In honor of dear, indomitable old Assunta—and because they’re just so flippin’ good—we’re now serving these delicious, surprisingly light beauties at the cart. Garlic clove optional.

 

Gnudi and other news

We’ve set off a sort of Spring molotov cocktail at the cart: ebulliently slinging a number of dishes to lighten the winter-encumbered spirit as well as the carb-weary waistline (well, kinda).

Naked ravioli

Gnudi (gnudo meaning nude) are little balls** of ravioli filling that are unashamed to be unadorned; they’re a naturalist primo rebelling against the chafe of fresh pasta, refusing to be swathed in anything but a light veil of sauce, a modest sprinkle of parmigiano. Ours are made as they typically are in Tuscany: with fresh spinach and ricotta, and we offer them with either a tangy tomato sauce or–for purists–a simple dressing of butter and sage. (In Tuscan trattorias, you’ll also often find them topped with meat ragù). Either way you go, our gnudi are vegetarian and you’ll find them as a daily special this season.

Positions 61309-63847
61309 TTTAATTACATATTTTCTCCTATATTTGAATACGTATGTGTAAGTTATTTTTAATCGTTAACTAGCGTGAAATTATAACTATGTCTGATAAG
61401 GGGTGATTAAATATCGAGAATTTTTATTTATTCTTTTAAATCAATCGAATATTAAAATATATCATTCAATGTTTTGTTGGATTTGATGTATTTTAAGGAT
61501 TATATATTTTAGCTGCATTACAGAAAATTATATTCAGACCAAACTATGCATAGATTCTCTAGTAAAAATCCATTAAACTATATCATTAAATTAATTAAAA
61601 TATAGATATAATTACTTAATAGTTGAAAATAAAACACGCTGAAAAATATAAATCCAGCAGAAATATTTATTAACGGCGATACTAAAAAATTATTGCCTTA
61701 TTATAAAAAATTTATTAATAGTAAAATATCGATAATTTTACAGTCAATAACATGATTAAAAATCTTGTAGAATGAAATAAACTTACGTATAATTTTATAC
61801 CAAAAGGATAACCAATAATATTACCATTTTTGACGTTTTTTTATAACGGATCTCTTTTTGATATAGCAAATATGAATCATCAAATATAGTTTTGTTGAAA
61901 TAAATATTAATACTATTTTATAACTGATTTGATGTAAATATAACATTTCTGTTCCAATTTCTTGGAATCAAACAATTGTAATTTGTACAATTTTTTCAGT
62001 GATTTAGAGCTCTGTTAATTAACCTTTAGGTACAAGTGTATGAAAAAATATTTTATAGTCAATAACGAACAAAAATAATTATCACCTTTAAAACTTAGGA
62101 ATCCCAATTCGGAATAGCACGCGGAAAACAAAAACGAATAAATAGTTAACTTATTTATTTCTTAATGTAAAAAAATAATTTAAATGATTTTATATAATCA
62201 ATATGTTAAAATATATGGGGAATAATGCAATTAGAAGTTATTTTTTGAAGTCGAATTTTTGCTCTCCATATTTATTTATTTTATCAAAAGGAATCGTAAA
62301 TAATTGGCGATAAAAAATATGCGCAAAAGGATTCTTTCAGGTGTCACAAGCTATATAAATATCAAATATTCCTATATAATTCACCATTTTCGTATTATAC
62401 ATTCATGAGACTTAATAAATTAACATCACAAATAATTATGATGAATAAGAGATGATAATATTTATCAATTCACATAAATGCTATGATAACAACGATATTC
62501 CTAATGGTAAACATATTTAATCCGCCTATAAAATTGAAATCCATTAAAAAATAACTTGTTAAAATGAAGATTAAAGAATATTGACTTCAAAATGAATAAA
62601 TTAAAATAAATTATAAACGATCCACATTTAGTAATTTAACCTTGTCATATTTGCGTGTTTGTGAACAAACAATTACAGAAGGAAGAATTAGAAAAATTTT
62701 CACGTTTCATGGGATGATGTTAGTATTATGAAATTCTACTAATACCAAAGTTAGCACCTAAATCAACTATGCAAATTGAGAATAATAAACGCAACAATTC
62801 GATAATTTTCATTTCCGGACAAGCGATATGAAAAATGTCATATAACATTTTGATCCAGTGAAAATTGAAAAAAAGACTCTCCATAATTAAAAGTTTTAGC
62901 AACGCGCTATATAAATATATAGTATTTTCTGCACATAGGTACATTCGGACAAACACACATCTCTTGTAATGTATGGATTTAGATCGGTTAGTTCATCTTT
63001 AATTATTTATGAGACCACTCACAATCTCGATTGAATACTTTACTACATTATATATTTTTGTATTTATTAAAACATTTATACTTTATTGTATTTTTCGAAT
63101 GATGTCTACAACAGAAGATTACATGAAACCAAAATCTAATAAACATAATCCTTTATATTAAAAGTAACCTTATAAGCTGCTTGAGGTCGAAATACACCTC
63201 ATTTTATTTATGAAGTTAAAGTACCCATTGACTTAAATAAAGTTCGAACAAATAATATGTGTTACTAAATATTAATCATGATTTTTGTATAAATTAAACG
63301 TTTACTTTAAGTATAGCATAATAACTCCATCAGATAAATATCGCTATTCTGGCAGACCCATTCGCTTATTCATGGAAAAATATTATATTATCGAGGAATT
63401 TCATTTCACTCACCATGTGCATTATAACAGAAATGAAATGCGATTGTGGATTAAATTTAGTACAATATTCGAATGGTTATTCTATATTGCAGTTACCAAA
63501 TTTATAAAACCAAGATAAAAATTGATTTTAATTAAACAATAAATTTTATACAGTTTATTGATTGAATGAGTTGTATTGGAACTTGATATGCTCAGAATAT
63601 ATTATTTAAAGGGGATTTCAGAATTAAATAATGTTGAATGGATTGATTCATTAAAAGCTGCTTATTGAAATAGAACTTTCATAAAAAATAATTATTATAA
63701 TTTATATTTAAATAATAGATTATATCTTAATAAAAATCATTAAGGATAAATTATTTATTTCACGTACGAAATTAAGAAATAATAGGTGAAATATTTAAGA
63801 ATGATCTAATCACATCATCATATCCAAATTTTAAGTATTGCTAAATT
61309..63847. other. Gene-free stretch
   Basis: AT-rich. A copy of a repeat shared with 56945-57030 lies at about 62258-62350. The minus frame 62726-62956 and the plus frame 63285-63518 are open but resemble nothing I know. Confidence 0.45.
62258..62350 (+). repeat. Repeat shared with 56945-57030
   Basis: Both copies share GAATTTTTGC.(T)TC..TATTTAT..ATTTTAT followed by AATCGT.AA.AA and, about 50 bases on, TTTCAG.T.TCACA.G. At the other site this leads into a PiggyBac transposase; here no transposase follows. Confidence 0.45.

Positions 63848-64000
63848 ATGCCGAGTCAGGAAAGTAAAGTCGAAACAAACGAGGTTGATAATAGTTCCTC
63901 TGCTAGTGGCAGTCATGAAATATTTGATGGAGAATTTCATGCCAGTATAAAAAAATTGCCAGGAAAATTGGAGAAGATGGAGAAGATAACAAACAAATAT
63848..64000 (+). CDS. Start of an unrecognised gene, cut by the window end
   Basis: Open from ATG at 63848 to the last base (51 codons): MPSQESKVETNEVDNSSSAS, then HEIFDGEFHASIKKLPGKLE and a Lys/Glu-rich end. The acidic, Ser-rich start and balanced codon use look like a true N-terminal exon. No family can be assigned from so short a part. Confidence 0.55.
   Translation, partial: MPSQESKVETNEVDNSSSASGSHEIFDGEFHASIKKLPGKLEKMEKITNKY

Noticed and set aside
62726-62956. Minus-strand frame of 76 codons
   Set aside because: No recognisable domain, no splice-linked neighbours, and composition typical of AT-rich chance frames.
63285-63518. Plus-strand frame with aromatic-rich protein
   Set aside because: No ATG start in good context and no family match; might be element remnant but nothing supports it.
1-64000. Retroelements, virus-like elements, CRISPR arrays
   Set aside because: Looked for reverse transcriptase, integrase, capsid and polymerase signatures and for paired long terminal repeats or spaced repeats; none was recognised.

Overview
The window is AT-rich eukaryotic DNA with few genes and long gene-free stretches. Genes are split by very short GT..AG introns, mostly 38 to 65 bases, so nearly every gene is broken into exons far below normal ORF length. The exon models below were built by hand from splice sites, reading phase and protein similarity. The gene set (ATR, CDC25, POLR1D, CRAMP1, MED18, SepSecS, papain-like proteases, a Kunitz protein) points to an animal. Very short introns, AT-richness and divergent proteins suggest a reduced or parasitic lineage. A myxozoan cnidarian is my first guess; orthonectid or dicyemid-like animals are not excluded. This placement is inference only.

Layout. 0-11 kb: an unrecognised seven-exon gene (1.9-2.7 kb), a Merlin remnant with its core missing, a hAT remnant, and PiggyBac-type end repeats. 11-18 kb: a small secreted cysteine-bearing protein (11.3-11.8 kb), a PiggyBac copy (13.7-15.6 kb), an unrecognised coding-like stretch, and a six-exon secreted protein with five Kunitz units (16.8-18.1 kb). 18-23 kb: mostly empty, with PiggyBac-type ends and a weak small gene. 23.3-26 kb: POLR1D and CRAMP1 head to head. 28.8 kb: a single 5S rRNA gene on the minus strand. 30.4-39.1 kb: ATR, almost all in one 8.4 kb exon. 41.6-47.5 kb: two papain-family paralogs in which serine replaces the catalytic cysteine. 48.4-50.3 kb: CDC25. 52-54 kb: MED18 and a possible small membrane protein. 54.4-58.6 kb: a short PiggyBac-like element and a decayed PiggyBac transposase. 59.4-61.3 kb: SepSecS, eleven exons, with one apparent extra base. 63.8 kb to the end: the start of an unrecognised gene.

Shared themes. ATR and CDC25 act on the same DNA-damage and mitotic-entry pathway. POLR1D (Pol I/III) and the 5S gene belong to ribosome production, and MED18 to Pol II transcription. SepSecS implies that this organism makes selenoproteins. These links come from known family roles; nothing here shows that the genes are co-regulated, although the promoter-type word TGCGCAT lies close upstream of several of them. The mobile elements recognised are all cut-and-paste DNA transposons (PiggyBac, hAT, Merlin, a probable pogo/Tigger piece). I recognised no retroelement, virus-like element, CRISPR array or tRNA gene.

Oh, and because around here we geek out on food facts, here’s an interesting one for you: gnudi go back centuries; they actually pre-date pasta. As is typical of the origins of many Italian recipes, it’s a humble, poor-man’s dish born out of the contadino tradition: whatever seasonal, inexpensive vegetables were at hand got shaped into small rounds along with a bit of cheese or egg, and were topped sparingly with whatever sauce could be mustered out of the family larder.

Sformato: a taste of ancient Greece and Rome

Many folks approach the cart, read “sformato” on the menu and are stumped: “How sweet is it?” “Is it a dessert?”